Along with the fun winery events over the extended weekend, there was a “Zinposium” educational seminar that was more fun than I had expected. “Educational” and “Zinfandel” aren’t necessarily terms that play well together.
The Zinposium took place on Friday evening at the Paso Robles Inn Ballroom (gorgeous building, by the way), and was a panel of six winemakers moderated by food, wine and travel journalist Michael Cervin. Michael was personable and entertaining, and was able to keep the event on track and reined in. The winemakers were all informative with big personalities and had great stuff to share. Following is the list of winemakers and a brief synopsis of their narratives.
Brock Waterman of Brochelle Vineyards shared his 2012 Estate Zinfandel (95.5% Zinfandel, 1.5% Syrah) and spoke about his history in Paso Robles and Zinfandel. He spoke about dry farming (a term which we heard a lot over the course of the weekend), and why he and his wife Michelle (Brochelle. Get it?) decided to focus on Zin. Many of the vineyards are in the Adelaida District and he is using concrete fermentation tanks to develop his wine.
Janelle Dusi of J Dusi Wines and the heir of the iconic Dusi Vineyards brought her 2013 Zinfandel, Dante Dusi Vineyard wine (100%). We were surprised to hear that she had won her first wine competition at the age of 13 (“That Dusi kid!”). The Dusi vineyards were planted in 1920 and somehow managed to survive Prohibition. The vineyards are located on both sides of the 101 in the Templeton Gap District.
Terry Culton, the winemaker at Peachy Canyon Winery brought his 2013 Bailey Vineyard Zinfandel (100%). He spoke about dry-farming the grapes, and noted that they do no irrigation whatsoever. He believes strongly in single vineyard designations because of the individual characteristics that each vineyards gives to the wines. The estate wineries are located in the Adelaida District.
Jim Shumate, winemaker at Pomar Junction Vineyard & Winery brought his 2012 Zinfandel Reserve (100%). He comes from eight generations of Central Coast farmers, with only the last couple being focused on wines. He uses American, French, and neutral barrels to develop his wines, and, unsurprisingly, Pomar’s vineyards are located in the Pomar District.
Tobin James of Tobin James Cellars brought his 2011 Blue Moon Reserve Zinfandel (100%) whose SRP had been mistakenly labeled at $150, for which he immediately apologized. “It doesn’t cost that much!” (He was correct, of course. The website has it listed for $55 which is decidedly less expensive). If you don’t know Toby’s personality, then you’re missing out. He gave us an entertaining narrative of his winemaking experiences and how he more or less stumbled into becoming a Zinfandel winemaker. His first gig was as assistant winemaker at Eberle, and when Gary turned down a shipment of Zinfandel grapes – his focus was on Rhône varietals and Cabernet – Toby was able to score them. And the rest, as they say, is history.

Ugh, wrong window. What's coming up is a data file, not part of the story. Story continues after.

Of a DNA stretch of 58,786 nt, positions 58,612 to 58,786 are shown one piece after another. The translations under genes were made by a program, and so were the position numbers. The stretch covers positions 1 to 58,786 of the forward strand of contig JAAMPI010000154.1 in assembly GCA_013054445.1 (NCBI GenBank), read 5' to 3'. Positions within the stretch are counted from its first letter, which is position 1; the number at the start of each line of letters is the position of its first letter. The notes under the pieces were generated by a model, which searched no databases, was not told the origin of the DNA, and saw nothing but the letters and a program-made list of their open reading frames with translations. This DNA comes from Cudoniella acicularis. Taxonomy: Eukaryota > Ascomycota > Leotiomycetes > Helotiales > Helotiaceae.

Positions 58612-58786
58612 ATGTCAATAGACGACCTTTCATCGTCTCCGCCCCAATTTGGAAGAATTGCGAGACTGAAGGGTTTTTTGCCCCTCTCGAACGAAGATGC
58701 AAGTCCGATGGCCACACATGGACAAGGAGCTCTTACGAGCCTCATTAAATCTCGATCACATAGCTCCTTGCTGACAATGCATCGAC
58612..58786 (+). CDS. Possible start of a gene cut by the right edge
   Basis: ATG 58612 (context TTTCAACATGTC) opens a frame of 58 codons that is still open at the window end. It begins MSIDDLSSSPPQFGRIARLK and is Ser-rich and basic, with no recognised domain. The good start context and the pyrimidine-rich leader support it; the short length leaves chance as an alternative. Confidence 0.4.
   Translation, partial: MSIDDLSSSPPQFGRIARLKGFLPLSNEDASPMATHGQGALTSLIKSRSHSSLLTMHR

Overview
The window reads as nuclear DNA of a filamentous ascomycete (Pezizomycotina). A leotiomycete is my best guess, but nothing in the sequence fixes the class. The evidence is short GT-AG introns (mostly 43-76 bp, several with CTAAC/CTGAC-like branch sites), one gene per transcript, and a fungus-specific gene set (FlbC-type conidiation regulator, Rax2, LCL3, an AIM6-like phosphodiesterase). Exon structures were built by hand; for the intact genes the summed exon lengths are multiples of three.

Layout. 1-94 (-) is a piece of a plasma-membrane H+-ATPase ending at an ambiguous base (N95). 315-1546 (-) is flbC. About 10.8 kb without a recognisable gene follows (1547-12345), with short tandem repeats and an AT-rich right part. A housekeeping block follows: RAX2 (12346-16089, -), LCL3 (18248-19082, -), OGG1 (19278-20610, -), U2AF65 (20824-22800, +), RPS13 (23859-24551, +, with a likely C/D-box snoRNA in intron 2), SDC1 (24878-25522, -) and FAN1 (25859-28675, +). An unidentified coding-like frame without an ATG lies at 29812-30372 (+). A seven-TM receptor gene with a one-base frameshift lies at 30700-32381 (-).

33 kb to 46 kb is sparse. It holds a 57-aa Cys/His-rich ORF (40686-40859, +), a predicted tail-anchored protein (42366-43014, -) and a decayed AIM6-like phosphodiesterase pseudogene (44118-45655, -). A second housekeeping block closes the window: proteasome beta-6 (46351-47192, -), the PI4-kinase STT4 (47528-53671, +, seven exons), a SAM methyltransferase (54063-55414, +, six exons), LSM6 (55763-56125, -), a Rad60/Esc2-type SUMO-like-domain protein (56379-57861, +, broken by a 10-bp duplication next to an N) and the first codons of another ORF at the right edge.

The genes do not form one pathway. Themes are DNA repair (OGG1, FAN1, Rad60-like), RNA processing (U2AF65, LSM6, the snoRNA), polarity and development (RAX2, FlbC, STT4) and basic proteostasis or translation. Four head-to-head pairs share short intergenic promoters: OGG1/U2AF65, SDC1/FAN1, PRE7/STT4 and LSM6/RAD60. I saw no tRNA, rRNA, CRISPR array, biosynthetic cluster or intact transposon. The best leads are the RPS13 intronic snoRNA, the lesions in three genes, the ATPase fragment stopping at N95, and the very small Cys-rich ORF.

Karl Wicka, winemaker at Turley Wine Cellars (aka nectar of the gods) brought his 2012 Pesenti Vineyard Zinfandel (100%). He shared the history of Turley, which was founded by brother and sister duo, Larry and Helen Turley. They source grapes from various areas, and their winery’s Paso Robles location is in the Templeton Gap District. Turley’s wines and vineyards are all over California wine country, by the way, including Lodi, Napa, and Amador.
Paso Robles Zinfandel Evolution
All of the winemakers talked about the challenges that the current extended drought has brought, and how they are handling the new stresses. Janelle Dusi in particular spoke about how the grapes’ roots are extending further into the soils than ever before as they seek water and nutrients. While the results have been spectacular, the duration of the drought remains a serious concern.
The wines were what you’d expect from Paso Robles, but I’ve noticed changes over the years. While once the wines were big, jammy, fruit-forward, and alcoholic, they now have added layers of complexity and maturity which was almost unheard of a decade ago. The wines that we tasted during the Zinposium showcased the Paso Robles sense of place; the wines from Adelaida, for instance, were decidedly different from those from Templeton Gap and Willow Creek, but all had lots of fruit and the coveted complexity that winemakers want in their wines.
It is unfortunate that the second day’s Zinposium which was to focus on Zinfandel blends was canceled. I looked forward to learning even more about the Zinfandels of Paso Robles.
I found myself more engrossed in learning about the wines than taking photos, so I hope that you enjoy this short slideshow!
Related articles across the web
So how did I go from ecstasy to dismay faster than a funny car at the Winte...
While there are individual bad wines out there - and goodness knows I've sa...
Surprisingly smooth and velvety for a Petite Sirah, it was deep, dark, and ...
Pescetarians and vegetarians may find this too big a wine to have with hali...